Matthews also asserts that the proposed litigation underestimates how much it costs banks to process fees. She is right to note the uncertainty surrounding the true cost of defaulting transactions to the bank.

We currently operate in an information vacuum and the lack of transparency needs to be addressed. Until now, banks have been sitting in a privileged position. Customers have had a weak bargaining position with respect to challenging the basis for the fees. 

There is scant publicly available information revealing the precise cost it is to banks to process such overdrafts. What is clear is that while the banks might have to charge a small nominal amount for a customer's default, the impact of excessive fees over time just doesn't add up.

One of the main problems with this discrepancy is that there is no explanation offered by the banks on how that fee is fixed.  

If New Zealand banks are not generating profits from penalty fees then they should have no qualm in releasing that data.

Based on the information we do have, we estimate that banks are incurring costs of merely a few cents to process the fee. These are electronically administered transactions managed by a computer.

If we are wrong, the case will be lost and it's the litigation funder that loses, not registered Fair Play on Fees clients.

Unsurprisingly, the banks have avoided making public comment about the case, thereby avoiding the inevitable question on what the true transaction costs are.

Instead, they have sent Kirk Hope from the New Zealand Bankers Association out to bat for them in the public domain, and we read a response from banking law firm Chapman Tripp, neither of whom can address this central question.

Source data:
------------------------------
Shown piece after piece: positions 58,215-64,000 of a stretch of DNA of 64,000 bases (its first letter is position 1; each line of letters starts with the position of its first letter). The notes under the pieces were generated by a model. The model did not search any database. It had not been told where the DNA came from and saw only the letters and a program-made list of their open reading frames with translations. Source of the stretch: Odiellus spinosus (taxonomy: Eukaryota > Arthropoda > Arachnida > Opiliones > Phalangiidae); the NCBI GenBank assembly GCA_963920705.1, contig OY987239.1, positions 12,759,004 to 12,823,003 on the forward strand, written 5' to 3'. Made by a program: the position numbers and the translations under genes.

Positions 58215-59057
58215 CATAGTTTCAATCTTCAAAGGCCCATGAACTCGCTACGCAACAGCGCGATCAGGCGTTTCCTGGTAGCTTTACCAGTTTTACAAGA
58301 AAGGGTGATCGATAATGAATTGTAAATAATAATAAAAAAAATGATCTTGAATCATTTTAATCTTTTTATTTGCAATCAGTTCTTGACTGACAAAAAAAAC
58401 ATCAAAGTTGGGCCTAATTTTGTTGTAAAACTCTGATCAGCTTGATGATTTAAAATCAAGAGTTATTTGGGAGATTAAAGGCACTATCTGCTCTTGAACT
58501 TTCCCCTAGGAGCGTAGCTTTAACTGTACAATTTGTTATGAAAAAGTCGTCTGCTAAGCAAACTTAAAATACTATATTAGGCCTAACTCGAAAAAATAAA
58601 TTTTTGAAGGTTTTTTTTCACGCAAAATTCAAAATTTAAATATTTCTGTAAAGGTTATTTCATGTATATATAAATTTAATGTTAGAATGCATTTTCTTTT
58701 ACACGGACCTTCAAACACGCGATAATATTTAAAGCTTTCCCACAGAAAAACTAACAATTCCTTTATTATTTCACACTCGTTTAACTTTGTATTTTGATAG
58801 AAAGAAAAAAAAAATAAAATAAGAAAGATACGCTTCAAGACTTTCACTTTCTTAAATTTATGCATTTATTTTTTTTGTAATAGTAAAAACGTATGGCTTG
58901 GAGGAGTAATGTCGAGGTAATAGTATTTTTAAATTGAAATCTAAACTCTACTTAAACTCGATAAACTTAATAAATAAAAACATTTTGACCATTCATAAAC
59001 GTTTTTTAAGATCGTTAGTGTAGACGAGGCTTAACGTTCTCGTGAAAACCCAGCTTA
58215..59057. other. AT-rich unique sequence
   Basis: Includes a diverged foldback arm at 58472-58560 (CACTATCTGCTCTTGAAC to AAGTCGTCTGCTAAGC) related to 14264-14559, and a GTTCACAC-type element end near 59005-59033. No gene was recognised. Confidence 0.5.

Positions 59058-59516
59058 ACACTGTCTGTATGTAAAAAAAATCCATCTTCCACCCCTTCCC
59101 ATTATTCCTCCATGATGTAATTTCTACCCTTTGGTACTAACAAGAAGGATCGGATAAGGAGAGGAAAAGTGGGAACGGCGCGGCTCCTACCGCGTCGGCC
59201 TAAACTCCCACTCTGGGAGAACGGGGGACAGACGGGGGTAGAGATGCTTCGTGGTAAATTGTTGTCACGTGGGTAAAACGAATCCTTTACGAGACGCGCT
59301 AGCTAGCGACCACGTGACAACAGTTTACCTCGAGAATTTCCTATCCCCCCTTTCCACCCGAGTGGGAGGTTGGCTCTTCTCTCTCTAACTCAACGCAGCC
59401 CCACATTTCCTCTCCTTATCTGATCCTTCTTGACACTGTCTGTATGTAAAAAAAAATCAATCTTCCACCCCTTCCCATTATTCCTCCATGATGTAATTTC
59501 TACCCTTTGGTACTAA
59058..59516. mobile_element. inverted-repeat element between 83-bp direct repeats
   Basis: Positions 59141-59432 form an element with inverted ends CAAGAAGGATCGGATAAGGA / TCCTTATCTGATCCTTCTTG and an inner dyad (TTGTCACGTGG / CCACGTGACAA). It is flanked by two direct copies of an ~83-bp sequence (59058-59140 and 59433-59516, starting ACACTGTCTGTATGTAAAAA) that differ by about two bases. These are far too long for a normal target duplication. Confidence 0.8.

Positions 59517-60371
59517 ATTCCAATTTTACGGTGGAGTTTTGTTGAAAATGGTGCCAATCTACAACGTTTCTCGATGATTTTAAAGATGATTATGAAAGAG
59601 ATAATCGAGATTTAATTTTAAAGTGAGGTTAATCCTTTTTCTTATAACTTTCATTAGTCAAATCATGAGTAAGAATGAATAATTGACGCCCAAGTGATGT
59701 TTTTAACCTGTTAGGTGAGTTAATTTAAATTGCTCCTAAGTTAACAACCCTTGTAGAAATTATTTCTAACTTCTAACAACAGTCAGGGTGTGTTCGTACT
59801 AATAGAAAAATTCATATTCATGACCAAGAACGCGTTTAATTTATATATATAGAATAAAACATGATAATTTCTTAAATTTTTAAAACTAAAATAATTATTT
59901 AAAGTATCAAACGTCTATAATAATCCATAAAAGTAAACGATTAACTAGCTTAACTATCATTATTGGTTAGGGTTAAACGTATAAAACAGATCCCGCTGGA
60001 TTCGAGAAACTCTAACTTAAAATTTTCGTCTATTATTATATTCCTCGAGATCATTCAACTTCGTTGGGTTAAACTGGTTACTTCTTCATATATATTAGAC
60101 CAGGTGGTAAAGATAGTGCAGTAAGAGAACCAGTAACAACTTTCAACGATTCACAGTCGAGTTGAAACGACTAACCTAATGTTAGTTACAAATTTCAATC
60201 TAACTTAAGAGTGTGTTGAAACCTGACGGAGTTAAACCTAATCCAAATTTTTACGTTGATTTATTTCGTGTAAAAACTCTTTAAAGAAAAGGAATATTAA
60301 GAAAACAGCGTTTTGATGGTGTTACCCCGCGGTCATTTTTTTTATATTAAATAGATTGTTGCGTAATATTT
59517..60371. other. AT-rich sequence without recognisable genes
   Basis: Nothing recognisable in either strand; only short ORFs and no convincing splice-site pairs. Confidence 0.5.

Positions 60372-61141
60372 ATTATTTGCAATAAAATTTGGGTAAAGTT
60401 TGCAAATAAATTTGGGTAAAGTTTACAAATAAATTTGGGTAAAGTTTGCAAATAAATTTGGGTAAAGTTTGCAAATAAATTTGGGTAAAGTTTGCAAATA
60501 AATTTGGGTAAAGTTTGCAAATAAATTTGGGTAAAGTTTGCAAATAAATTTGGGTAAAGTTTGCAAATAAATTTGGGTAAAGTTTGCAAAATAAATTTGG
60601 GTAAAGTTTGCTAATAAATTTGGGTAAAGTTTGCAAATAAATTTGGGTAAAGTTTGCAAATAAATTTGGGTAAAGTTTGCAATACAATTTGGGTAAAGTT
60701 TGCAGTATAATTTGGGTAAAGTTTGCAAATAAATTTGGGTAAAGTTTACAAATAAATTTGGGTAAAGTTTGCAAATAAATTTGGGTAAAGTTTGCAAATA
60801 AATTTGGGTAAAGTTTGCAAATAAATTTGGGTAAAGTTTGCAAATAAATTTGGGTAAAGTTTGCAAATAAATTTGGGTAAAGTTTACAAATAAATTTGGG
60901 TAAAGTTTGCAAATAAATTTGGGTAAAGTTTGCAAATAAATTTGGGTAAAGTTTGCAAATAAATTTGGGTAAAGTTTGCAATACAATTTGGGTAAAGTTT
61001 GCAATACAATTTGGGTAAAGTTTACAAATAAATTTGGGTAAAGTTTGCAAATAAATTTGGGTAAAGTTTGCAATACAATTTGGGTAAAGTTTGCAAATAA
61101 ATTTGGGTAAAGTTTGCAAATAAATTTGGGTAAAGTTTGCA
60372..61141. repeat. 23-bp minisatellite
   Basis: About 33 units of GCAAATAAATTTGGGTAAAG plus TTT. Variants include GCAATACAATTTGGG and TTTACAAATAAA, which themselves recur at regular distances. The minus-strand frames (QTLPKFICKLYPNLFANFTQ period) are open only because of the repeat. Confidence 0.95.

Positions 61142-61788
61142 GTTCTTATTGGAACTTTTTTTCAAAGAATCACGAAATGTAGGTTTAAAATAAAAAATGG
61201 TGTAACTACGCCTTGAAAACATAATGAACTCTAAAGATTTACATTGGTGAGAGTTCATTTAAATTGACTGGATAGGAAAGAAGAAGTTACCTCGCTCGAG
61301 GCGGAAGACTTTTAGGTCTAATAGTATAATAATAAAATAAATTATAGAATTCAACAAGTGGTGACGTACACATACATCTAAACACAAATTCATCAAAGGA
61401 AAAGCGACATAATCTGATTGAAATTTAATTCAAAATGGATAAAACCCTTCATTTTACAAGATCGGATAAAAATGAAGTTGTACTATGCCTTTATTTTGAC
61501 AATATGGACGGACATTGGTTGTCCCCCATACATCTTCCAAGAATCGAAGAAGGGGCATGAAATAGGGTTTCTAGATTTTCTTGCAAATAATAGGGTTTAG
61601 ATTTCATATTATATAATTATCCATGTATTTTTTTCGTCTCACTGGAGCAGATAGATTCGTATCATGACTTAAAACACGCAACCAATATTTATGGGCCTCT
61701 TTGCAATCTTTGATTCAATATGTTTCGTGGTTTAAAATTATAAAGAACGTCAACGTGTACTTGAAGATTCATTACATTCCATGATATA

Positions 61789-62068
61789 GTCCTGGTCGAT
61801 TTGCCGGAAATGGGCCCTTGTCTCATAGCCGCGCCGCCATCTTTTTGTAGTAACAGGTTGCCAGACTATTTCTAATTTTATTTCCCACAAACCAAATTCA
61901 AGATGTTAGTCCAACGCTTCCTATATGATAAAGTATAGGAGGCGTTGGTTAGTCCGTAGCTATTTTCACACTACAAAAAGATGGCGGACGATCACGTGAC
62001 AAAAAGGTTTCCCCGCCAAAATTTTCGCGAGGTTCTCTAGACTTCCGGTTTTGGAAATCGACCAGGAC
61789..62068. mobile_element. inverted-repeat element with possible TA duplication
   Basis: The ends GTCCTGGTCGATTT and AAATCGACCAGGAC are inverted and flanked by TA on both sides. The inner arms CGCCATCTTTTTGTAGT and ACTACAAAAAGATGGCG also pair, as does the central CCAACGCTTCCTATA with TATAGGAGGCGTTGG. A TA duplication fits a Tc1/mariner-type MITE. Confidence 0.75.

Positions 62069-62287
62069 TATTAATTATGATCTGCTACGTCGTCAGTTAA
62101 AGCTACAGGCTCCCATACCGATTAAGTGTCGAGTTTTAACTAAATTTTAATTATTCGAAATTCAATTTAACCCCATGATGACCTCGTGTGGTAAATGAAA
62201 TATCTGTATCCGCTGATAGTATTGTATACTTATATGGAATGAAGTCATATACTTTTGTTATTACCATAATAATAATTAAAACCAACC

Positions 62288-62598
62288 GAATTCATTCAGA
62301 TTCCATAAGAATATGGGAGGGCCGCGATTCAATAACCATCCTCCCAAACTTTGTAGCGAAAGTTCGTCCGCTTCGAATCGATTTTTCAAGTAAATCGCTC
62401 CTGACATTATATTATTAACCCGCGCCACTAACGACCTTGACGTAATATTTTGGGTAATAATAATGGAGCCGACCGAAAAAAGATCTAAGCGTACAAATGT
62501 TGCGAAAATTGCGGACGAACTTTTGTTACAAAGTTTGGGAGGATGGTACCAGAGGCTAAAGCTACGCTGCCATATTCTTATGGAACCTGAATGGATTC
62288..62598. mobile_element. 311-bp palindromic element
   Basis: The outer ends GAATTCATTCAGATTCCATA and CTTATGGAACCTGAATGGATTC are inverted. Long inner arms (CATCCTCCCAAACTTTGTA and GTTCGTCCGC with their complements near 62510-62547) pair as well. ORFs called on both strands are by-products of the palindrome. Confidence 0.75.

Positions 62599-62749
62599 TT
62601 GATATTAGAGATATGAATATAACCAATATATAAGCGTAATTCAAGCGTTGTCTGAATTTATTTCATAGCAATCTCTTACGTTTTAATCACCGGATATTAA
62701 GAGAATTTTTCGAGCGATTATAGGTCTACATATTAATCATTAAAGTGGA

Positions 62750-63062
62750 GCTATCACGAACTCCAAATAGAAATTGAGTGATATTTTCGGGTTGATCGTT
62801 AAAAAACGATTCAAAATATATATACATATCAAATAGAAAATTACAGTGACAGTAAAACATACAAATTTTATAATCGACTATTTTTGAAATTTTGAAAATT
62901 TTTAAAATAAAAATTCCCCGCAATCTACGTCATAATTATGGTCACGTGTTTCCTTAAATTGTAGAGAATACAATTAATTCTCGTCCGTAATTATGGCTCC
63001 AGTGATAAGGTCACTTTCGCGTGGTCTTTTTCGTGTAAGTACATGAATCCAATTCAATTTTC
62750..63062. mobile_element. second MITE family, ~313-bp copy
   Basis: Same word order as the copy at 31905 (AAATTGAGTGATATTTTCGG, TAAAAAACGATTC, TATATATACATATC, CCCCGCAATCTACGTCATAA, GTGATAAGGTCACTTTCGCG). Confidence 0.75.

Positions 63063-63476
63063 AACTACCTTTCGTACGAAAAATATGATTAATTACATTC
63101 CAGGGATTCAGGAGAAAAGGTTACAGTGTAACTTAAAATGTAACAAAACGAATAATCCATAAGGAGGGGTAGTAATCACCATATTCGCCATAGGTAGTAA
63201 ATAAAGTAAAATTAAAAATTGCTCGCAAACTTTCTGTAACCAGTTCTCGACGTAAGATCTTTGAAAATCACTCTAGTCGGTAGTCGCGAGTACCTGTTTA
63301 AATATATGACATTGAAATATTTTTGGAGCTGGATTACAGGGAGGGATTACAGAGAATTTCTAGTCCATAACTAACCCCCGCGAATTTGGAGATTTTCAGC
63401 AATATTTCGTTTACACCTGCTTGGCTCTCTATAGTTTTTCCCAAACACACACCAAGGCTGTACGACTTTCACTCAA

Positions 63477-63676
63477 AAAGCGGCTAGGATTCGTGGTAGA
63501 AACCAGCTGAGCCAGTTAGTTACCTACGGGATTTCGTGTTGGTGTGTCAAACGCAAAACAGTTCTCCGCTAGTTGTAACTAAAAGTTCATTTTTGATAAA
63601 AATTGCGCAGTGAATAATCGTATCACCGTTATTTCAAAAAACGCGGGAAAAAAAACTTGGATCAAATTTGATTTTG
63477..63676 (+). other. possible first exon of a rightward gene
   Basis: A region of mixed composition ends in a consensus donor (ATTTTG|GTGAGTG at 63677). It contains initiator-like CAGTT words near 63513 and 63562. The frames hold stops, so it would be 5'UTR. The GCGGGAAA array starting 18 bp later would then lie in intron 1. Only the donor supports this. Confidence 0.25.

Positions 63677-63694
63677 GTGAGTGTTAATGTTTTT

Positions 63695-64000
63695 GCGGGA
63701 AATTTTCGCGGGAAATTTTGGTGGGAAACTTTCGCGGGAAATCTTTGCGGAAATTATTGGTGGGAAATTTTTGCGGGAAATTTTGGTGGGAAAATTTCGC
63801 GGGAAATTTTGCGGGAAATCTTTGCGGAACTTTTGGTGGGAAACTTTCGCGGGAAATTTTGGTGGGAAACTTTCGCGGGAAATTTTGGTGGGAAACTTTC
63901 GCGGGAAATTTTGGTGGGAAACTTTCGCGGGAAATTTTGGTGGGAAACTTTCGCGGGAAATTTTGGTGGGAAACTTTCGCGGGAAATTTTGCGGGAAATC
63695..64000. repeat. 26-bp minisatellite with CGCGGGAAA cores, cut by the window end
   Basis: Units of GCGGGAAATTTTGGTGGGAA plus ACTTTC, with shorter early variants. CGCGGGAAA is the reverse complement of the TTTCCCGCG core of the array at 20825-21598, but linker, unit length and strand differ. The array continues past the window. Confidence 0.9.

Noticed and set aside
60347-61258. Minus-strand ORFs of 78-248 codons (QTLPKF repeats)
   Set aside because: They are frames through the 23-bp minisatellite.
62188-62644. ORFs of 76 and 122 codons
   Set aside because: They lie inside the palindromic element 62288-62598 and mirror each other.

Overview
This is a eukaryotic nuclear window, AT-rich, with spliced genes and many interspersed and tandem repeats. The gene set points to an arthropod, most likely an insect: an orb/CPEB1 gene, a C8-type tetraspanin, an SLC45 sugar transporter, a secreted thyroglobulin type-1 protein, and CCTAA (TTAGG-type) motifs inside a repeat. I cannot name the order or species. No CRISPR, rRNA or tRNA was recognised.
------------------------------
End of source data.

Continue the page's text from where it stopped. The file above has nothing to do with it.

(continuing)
What we do know is that New Zealand isn't alone. There has been a pattern of banks setting unreasonably high fees across several countries and not revealing the true cost of the default to them.

Over the last few years attention has focused on banks in the United Kingdom, Australia and in the USA asking why and how banks can charge so much for what costs them so little.

This has been reflected in several reports both in Australia and overseas, finding that banks are using fees to generate their own profits.

In Australia, the Reserve Bank has conducted a survey on bank fees each year since 1997. Its most recent survey (published in June 2012) indicates that at least $7 billion in exception fees have been collected from Australian customers over the past six years.

Further, the Consumer Action Law Centre calculated in its 2004 report Unfair Fees that Australian banks could be charging between 5 to 16 times what it costs them.

At the end of the day, for most people the bank fees don't ring true. We believe that it is ultimately up to the customers to decide if they are unhappy and whether they feel like they've been treated unfairly.

The overwhelming message we've received from the 20,000 people is clear: they are, and they do. 

- Andrew Hooker is the lawyer leading the 'Fair Play on Fees' campaign. To find out more about the case, visit